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Pushing panic button, since there's no easy button

Jamal Crawford and Zach Randolph ain't walkin' through that door.

Mike D'Antoni is back to looking like a coach with very few options. With his team in a 2-11 tailspin (and also now six games out of a playoff spot), he was asked about shuffling the deck and trying other players with the hope of sparking something positive.

"We've gone that route and I don't see anything better or worse," he said. "We'll keep looking at it, but we're going through with this group right here and should win."

The problems that have come up lately seem to be the same as they were early in the season, the last time the Knicks were 11-games under .500 (Dec. 2): defense and effort. This time around the team is a little banged up physically, but they're playing with some injured egos as well. The spirit again seems low around the locker room.

And is it really a surprise, when you consider, as Jeffries said, "We're right back in the place we were" before things turned around in that 9-6 December.

January started out well -- 3-0 -- but finished with just three more wins in the last 12 games. February's schedule is extremely light (seven of 11 games at home), thanks to the all-star break, but March will come in like a lion (opens in Cleveland and has 10 of 16 games on the road) and and keep roaring through to April (13 of the final 19 games of the season are on the road).

On top of it, the Charlotte Bobcats, Chicago Bulls and Toronto Raptors seem to be pulling away in the race for the final berths in the East. In fact, those teams have all moved ahead of the Miami Heat, who currently hold the eighth spot.

Jeffries said "there needs to be a sense of urgency" but downplayed talk about panic. Al Harrington, who has missed two games with a knee injury (and his 17 points per game off the bench have been sorely missed), feels differently.

"Everybody," he said, "should be hitting the panic button at this point."

If only there was an easy button. Donnie Walsh could press it to make a playmaking point guard who can knock down shots and defend appear on his roster before the Feb. 18 trade deadline.

Even D'Antoni seems to hope something can get done before the deadline to give him another option.

"I think we as an organization and Donnie [Walsh], they're looking all the time and trying to better the team without messing up the long-term plans," D'Antoni said. "It's a tricky thing, it's not easy to do. But we'll keep plugging and I'm sure Donnie will keep looking and do what's necessary."

A few concerns:

Without Harrington, the Knicks bench managed just 8 points in the blowout loss to the Timberwolves on Sunday and had 23 points mainly because Nate Robinson had 16 of them. Jonathan Bender, who has played in place of Harrington, has been scoreless (0-for-6) in those two games.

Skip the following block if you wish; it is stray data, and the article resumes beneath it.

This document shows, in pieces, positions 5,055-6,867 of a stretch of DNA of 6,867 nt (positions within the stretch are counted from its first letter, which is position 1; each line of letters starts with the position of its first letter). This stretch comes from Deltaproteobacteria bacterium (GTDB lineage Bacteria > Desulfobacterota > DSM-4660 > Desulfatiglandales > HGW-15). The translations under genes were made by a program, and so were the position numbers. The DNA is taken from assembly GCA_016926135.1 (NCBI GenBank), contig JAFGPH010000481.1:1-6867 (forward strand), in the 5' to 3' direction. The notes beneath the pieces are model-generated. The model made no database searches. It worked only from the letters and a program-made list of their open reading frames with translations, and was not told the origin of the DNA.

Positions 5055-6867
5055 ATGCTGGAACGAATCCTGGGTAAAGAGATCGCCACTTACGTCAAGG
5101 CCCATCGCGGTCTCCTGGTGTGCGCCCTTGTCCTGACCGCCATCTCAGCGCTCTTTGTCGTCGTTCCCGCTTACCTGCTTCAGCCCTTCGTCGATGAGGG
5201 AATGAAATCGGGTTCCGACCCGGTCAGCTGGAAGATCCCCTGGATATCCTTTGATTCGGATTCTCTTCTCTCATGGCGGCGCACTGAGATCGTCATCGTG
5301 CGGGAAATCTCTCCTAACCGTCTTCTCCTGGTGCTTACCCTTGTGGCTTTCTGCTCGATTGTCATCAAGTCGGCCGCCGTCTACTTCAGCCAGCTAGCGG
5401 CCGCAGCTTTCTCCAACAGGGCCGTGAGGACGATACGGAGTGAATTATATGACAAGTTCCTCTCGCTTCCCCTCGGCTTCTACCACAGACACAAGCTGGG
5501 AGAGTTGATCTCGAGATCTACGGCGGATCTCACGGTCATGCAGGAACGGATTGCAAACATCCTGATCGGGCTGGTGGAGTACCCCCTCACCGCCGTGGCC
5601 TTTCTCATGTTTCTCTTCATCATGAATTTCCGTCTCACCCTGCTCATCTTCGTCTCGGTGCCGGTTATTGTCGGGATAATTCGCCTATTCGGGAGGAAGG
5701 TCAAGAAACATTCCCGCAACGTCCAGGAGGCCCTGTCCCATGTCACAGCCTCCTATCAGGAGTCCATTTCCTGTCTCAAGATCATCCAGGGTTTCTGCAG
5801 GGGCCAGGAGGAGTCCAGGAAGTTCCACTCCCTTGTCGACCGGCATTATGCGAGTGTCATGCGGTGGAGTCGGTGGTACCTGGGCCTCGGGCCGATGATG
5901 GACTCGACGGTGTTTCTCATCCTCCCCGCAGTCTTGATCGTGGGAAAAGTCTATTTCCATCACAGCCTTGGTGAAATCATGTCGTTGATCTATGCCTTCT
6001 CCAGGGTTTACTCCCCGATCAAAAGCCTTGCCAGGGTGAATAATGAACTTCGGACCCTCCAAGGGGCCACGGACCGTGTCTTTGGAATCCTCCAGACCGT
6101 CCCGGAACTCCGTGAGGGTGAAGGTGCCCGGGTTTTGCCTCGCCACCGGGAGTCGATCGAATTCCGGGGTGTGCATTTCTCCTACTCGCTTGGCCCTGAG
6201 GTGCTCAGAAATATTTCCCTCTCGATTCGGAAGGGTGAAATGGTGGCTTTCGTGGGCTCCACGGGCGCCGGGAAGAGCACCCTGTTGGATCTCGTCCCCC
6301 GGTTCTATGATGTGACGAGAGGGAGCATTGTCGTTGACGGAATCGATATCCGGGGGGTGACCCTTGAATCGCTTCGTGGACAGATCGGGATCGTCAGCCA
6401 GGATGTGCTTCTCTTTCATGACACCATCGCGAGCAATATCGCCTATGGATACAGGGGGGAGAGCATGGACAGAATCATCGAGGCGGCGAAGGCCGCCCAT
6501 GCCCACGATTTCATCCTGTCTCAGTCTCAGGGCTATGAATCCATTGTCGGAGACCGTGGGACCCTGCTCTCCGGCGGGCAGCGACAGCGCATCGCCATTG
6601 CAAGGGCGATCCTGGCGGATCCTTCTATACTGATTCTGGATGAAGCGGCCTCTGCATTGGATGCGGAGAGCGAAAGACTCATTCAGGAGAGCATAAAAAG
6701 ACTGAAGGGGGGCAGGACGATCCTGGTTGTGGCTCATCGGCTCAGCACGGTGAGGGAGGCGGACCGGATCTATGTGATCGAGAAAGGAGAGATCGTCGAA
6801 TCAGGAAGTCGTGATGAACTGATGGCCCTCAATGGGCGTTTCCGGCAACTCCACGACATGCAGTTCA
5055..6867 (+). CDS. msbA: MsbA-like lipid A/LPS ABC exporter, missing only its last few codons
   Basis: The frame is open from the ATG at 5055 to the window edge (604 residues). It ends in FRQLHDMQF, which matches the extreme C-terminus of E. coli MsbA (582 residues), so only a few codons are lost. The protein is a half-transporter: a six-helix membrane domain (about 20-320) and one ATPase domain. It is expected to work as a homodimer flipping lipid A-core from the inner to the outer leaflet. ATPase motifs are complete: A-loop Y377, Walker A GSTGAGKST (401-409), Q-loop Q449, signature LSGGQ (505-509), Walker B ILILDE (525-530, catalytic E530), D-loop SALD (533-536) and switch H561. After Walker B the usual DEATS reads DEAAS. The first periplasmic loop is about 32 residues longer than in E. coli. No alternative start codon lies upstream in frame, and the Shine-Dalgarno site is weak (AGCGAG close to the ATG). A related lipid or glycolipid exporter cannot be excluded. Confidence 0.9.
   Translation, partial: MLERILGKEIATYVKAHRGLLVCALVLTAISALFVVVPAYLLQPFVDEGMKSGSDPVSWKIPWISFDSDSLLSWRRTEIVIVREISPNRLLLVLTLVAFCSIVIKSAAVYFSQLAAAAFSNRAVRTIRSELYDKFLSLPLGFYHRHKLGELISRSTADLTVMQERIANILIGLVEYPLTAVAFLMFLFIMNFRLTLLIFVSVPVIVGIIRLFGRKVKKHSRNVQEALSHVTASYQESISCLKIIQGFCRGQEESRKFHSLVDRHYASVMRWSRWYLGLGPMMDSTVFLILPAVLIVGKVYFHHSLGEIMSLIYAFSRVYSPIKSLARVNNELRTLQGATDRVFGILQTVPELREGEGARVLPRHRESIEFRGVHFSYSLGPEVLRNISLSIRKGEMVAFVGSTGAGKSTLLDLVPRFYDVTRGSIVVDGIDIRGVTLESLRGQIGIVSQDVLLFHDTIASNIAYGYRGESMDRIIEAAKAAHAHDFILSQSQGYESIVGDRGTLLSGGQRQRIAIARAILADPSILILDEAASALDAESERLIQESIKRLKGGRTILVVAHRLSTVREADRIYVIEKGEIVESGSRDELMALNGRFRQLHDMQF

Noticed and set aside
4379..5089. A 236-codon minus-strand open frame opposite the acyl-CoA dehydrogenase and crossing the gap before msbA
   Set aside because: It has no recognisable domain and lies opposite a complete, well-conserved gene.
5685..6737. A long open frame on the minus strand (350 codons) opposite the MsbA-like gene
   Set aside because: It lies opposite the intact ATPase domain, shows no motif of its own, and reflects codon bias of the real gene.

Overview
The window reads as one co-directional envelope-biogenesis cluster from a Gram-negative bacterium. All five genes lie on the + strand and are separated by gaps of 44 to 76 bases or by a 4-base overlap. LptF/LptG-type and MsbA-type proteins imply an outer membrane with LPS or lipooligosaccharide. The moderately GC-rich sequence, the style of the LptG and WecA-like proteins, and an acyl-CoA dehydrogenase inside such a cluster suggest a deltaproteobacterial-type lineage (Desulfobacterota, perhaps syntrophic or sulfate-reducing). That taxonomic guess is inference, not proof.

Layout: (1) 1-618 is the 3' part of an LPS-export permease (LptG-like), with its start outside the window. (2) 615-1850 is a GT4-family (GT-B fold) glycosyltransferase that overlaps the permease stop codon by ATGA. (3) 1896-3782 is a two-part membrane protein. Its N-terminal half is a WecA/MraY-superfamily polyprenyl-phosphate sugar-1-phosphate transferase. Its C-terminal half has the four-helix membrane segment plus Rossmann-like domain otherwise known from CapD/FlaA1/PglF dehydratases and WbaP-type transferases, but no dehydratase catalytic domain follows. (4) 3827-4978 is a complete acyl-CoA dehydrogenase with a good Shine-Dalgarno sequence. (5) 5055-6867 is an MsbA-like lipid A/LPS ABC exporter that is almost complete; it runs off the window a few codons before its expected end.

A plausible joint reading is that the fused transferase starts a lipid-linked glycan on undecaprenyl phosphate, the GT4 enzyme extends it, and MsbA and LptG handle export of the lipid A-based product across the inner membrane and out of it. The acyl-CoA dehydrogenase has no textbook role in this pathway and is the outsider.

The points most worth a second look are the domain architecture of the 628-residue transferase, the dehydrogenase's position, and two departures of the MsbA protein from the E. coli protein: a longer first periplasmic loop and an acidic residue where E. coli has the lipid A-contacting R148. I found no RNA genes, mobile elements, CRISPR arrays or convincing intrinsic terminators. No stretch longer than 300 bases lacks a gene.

"I'm good," Bender said. "Yeah, I'm feeling good."

He's not looking too good right now.

Robinson is dealing with a nagging hamstring, but his game seems to have regressed to his November standard, right before his 14-game benching. Not to say he's back with the antics; actually that part has not been a noticable issue since he's been re-inserted into the lineup.

But it's painfully clear he is not comfortable running the offense, which means when Chris Duhon goes to the bench the team doesn't have anyone who can get the offense under control and keep it in a flow. Robinson also has a maddening penchant for backpedaling too deep into the defensive zone on offense, which allows opposing point guards to walk the ball up the floor comfortably and permits the other team to get into their set and run their offense. Nate needs to be more aggressive and hound the ball across the timeline. Maybe the hammy won't allow for this, but it makes no sense for a 5-9 guard who is ridiculously athletic to hang out in the circle of the key and wait as the opposing guard brings the rock up the floor.

Jordan Hill is getting a good opportunity here but you're seeing just how much more he needs to learn, especially on defense. I don't mind rookie mistakes, but what you want to see is rookie accountability. You'd like to see him take a little more pride in challenges against players in the paint and, mostly, take pride in his effort.

In Minnesota, Kevin Love beat him up the floor for a layup (Hill had to goaltend it on the chase), which should never, ever happen. Jordan needs to use his athleticism in every way possible, including the simple idea of making the other team's big run the floor. It's amazing to me that, as effective as big, burly Al Jefferson was on Sunday, none of the Knicks bigs tried to get him into a race to wear him down (we all saw on Tuesday he's not in any kind of shape) and get him off the court because of fatigue and foul trouble.

We could roll through the entire roster at this point, but it's becoming redundant. Whatever the Knicks had going for them in December and early January -- the mojo of effort and defense -- is clearly gone again.

New York Sports